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Nintendo claims the Nintendo Switch instalment has been built as an ideal entry point for newcomers to the series – and in that, it’s absolutely succeeded. For first time players, this may be Pikmin’s greatest standalone entry, but for veterans, there’s also quite a lot of repetition to get through until its best content sprouts and blooms.
Previous Pikmin games offered frequently demanding strategy gameplay, where every second not spent micromanaging your six different species of Pikmin – and later, other squadmates too – marched you closer to sundown, when everyone left unaccounted for would be munched by giant bugs.
There’s no denying that previous entries were not particularly accessible, which is likely why the series has never sold amazingly well. However, fans will be glad to learn that the myriad tweaks Nintendo has made in Pikmin 4 are subtle and carefully considered.
Pikmin 4 Onion Locations
Controls now subtly lock-on to enemies, and the camera is zoomed much closer to the action, but otherwise you’ll still spend the opening 15-or-so-hours following the conventions of the previous games; collecting treasure, growing more Pikmin and fighting enemies during a day cycle which ends at sundown.
There’s no overbearing 30-day time limit or food supply like in earlier games, but the most challenging content is still there, walled off from the main story, which makes for a less stressful experience overall.
The game starts with Captain Olimar, the hero from the original games, yet again crash-landing on a strange planet, which is the home of the Pikmin, an obedient, plant-like race who love nothing more than lifting heavy objects and fighting giant monsters for alien visitors.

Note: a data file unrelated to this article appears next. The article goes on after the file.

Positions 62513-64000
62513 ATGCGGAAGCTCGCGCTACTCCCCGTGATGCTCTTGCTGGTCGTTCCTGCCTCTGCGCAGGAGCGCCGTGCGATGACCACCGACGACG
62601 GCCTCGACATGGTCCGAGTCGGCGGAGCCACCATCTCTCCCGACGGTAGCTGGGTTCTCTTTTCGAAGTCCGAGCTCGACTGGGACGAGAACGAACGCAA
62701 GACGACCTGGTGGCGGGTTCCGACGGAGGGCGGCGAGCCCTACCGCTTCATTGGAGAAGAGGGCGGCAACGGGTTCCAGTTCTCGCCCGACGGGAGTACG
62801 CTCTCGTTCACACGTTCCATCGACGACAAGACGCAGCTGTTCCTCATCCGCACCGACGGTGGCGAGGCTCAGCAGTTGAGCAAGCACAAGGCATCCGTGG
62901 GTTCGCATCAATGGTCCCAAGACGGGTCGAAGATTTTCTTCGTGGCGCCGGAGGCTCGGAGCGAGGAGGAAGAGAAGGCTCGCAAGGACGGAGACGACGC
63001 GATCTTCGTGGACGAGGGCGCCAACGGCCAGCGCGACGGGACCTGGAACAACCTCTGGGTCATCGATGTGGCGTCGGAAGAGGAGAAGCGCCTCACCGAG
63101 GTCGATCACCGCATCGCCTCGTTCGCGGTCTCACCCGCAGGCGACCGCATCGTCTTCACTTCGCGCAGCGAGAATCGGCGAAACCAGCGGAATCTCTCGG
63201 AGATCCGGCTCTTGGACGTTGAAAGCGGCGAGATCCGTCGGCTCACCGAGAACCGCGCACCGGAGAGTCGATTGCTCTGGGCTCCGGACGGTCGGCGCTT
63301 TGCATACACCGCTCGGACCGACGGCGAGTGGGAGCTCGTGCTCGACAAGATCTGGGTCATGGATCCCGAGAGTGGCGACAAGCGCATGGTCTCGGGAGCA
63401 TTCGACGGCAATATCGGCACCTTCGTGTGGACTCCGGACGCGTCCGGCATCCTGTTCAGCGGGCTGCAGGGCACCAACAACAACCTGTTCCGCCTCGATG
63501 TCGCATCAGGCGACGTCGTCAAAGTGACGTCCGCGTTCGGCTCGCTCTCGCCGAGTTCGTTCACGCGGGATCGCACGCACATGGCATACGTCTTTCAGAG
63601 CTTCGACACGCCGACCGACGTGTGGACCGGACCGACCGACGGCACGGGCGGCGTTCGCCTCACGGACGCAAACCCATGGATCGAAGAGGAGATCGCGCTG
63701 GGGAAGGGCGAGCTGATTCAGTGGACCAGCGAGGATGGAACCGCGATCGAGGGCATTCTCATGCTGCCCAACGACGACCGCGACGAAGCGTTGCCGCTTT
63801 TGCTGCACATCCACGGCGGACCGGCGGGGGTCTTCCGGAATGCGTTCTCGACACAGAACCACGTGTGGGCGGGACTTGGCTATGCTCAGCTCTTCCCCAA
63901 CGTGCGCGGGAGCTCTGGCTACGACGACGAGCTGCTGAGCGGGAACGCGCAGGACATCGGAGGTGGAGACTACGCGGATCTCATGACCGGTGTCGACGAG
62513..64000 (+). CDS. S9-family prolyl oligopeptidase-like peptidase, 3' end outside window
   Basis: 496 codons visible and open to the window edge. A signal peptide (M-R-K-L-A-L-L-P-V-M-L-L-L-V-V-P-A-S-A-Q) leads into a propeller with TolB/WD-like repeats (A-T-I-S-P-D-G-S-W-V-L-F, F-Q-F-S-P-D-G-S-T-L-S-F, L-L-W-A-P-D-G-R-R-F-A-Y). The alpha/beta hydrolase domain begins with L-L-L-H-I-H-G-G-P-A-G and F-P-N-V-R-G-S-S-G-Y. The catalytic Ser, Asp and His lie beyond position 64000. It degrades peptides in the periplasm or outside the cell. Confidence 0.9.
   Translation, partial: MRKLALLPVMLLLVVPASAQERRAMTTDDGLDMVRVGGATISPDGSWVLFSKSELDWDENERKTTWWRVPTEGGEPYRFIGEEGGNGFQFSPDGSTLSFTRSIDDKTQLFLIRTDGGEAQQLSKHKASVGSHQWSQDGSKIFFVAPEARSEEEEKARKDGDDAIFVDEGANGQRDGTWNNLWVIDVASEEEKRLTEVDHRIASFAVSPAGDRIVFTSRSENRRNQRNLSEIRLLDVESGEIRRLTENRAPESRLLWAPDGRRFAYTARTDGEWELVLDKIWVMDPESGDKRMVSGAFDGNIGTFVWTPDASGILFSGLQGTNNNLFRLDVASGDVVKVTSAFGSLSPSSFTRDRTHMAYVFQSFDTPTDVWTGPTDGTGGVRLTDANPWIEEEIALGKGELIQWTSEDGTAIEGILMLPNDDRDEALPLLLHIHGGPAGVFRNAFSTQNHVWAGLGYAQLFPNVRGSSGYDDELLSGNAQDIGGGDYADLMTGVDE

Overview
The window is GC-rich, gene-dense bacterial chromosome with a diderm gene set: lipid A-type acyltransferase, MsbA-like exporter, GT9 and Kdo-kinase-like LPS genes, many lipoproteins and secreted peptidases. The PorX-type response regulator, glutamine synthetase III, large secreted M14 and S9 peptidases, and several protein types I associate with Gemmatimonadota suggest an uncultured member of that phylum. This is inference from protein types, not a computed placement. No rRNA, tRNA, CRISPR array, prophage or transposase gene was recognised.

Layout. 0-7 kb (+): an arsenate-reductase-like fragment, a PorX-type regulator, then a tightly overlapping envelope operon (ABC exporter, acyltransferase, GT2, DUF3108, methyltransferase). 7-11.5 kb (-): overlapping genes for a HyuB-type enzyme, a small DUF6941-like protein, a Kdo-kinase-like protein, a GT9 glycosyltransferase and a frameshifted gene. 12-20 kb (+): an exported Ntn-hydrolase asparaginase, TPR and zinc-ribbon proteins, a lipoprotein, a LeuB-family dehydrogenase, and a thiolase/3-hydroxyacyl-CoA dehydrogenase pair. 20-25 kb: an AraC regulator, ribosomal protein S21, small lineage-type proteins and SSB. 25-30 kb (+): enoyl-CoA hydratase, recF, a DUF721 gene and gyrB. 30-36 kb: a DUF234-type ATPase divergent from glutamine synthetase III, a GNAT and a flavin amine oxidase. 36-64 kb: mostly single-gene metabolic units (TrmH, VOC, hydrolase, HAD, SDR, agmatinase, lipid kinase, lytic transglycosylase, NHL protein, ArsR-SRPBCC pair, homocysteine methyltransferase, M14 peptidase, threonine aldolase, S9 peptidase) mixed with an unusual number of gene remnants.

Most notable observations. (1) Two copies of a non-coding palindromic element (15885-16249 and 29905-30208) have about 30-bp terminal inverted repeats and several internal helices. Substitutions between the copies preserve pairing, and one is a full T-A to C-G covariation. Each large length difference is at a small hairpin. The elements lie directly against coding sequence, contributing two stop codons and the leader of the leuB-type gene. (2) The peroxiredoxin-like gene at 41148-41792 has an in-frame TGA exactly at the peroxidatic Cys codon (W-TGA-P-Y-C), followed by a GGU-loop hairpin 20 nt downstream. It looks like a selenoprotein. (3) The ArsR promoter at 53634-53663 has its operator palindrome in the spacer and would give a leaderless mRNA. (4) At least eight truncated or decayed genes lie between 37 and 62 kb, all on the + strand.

A rescue team is dispatched to rescue Olimar, but of course, they end up crash-landing on the planet too. As a rookie, it’s now up to you to explore the surface, find your missing space crew, as well as the treasure required to repair your ship and solve the mystery of what happened to Olimar.
Structurally, Nintendo has made welcome changes. This time, players get to create their own rookie character from scratch, and there’s even a hub area where any crew members you rescue will appear, allowing players to chat to them, access their various features (such as a creature database), and complete achievements. For a series where previously, players spent a lot of time alone, this feels like a big departure, but a welcome one.
You’ll also no doubt have noticed that players now have a dog: Oatchi will join players on their adventure and can be commanded to smash obstacles, transport heavy objects and carry Pikmin on his back, allowing you to traverse dangerous waterways or jump to small ledges.
Perhaps his most impactful abilities, though, incorporate some of the squad gameplay from the previous game: players can use a quick menu to order Oatchi to sniff out treasure or stranded crewmates, and you can also order him to parts of the environment using your mini-map.
Players can switch and command Oatchi directly at any time, allowing you to perform tasks such as activating a switch, while at the same time, your character progresses via another route with Pikmin in tow. So if you want, you can use Oatchi just like a super-strong Pikmin, but advanced players will find he’s far more useful as an AI squadmate.
“If you want, you can use Oatchi just like a super-strong Pikmin, but advanced players will find he’s far more useful as an AI squadmate.”
More significant alterations have been made to the overall objectives and economy of the game. In earlier entries, players had to recover ship parts or food. In Pikmin 4, there a few different types of collectable; treasure is converted into fuel for your ship, eventually unlocking new areas to explore.
In terms of resources, collecting pellets and taking them to your Onion will again grow more Pikmin, but at the start of the game, you’re now limited to just 20 who can be out on the field simultaneously. In order to increase this, you’ll need to find a new item called Flarlic Bulbs, which will increase the number of Pikmin you can take out by 10.